A healthy lifestyle at 75 gives a person the same chance of living for a further 10 years as someone a decade younger who smokes and drinks, a study has found.

For the first time, researchers have calculated a pensioner's chances of surviving for another decade, based on habits such as smoking, drinking, exercise and fruit consumption.

The study of more than 16,000 people found that men aged 75 who smoked, regularly drank alcohol, led inactive lifestyles and ate little fruit had just a 35 per cent chance of being alive a decade later.

Others of the same age who did not smoke, did exercise, ate fruit and had moderate or no alcohol consumption had a 67 per cent chance of living a decade - the same figure for men 10 years younger with unhealthy lifestyles.


Among women, 75-year-olds with healthy lifestyles had a 74 per cent chance of being alive a decade later. The projection was only slightly lower for women 10 years' younger who smoked, drank a lot, rarely ate fruit and took little exercise.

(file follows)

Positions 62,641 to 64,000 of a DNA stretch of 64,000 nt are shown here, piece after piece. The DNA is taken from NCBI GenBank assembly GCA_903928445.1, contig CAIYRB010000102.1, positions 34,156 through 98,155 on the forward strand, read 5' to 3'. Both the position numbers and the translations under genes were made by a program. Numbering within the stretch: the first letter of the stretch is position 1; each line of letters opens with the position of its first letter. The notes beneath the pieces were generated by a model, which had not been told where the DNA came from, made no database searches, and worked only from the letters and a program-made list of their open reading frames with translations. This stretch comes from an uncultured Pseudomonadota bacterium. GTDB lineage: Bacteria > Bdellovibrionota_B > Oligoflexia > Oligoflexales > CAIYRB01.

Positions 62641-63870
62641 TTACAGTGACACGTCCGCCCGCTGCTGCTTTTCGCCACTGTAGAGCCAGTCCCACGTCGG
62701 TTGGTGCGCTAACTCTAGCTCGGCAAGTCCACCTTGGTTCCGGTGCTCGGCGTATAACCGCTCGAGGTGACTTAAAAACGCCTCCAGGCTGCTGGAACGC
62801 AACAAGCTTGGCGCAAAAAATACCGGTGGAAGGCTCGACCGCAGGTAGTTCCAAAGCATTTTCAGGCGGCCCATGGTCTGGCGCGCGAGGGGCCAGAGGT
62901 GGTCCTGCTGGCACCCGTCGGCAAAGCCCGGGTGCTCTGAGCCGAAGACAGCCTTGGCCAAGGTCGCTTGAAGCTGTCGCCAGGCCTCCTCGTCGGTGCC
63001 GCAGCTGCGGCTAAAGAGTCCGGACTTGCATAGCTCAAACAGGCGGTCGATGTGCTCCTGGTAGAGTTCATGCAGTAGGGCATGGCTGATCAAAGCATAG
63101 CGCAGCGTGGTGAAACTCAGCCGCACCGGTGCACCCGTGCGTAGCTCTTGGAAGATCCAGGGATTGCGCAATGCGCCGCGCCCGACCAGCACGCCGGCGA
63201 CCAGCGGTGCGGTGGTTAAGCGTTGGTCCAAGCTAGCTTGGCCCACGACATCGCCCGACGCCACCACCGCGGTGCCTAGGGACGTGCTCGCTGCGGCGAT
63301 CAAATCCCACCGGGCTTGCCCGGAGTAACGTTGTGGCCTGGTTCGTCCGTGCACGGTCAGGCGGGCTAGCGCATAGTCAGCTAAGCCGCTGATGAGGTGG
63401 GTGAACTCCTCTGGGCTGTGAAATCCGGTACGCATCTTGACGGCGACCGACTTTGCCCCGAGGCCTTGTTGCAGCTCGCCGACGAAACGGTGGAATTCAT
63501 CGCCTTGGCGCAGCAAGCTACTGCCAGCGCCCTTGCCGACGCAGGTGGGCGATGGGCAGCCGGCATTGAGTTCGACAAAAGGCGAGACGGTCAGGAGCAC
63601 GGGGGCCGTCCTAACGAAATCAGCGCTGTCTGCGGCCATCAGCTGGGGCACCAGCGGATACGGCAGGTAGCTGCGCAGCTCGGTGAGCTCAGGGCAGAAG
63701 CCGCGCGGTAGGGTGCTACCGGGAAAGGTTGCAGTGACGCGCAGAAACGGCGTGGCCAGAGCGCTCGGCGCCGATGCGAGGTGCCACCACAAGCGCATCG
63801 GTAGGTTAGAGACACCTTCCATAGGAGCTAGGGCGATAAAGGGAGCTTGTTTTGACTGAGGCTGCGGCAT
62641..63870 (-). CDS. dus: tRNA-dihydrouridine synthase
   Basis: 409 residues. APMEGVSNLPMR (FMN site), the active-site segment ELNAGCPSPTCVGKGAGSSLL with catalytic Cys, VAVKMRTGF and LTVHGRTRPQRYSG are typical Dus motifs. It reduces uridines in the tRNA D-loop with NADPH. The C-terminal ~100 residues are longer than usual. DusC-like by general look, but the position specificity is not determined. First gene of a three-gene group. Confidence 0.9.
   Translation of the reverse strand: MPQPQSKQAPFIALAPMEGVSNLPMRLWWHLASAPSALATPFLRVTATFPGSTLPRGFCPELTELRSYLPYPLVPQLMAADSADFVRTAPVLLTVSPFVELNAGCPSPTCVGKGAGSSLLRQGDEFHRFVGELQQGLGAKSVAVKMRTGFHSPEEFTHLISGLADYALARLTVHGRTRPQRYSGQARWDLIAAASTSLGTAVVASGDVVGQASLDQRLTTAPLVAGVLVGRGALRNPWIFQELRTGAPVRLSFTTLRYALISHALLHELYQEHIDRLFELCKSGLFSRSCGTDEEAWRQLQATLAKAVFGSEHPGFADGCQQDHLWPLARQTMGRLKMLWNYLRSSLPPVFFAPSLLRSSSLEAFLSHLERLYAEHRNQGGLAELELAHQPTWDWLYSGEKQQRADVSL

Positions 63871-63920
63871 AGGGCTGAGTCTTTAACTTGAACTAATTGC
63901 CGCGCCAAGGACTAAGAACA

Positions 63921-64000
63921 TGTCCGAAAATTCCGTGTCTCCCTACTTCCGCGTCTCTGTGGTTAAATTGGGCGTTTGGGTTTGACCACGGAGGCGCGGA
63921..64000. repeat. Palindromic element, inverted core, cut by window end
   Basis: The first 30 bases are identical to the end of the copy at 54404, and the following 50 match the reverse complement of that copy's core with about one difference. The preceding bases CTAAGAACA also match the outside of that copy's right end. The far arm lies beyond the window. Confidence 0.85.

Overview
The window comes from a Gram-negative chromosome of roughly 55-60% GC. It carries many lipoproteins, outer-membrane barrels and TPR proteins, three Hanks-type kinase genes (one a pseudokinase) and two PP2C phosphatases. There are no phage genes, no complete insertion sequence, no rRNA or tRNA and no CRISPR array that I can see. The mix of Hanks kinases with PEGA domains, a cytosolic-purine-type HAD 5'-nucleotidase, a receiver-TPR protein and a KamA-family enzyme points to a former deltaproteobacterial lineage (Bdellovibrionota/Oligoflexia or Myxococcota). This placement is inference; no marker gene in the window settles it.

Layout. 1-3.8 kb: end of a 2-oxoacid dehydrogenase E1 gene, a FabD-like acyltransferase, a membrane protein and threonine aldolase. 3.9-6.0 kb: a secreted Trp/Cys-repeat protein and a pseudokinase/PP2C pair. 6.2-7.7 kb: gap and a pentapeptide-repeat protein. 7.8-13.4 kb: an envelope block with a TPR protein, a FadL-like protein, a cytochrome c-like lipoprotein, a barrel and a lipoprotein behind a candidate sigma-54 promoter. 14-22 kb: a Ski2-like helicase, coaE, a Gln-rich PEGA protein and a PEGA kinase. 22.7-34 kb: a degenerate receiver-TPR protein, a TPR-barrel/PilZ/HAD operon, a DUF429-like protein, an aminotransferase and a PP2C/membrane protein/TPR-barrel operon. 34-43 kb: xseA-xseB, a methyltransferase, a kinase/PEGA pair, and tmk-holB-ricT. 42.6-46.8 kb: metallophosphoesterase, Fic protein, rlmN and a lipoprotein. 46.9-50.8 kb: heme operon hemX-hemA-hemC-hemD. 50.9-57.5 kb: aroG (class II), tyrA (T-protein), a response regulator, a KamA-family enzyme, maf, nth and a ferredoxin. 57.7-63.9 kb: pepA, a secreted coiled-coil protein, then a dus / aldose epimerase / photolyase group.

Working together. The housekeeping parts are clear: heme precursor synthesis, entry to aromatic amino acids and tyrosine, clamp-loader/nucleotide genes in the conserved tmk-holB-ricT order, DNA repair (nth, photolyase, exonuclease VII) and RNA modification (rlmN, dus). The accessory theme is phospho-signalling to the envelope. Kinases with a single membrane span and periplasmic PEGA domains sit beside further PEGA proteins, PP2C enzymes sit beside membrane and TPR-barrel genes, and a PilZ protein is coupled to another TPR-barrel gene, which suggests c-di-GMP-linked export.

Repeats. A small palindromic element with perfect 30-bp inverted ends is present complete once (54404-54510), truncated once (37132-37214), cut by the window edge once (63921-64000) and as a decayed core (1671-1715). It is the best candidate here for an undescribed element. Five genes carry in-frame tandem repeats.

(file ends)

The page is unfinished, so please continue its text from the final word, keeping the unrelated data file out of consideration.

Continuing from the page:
The calculator, from a team at the University of Zurich, allows men and women aged 65 and 75 to estimate their chances of living for a decade.

Alcohol intake was classed as high if women reported drinking at least two units of alcohol a day (175ml wine) and if men drank at least four units (less than two handles of beer) a day. The study found that lifestyles had little impact on death rates among those aged between 45 and 55, but had major consequences from the age of 65 onwards.

Smoking had the greatest impact on life expectancy, increasing the risk of premature death by 57 per cent.

Each of the other three factors - alcohol, diet and exercise - increased risk by around 15 per cent each.

Eva Martin-Diener, the study's lead author at Zurich's Institute of Social and Preventive Medicine, said: "The effect of each individual factor on life expectancy is relatively high.

"A healthy lifestyle can help you stay 10 years' younger."

Women aged 65 with the healthiest lifestyles had a 90 per cent chance of living a decade, compared with a 77 per cent chance for those with unhealthy habits.


The chance of a man aged 65 living a decade ranged from 67 per cent to 86 per cent, depending on their habits, the research found.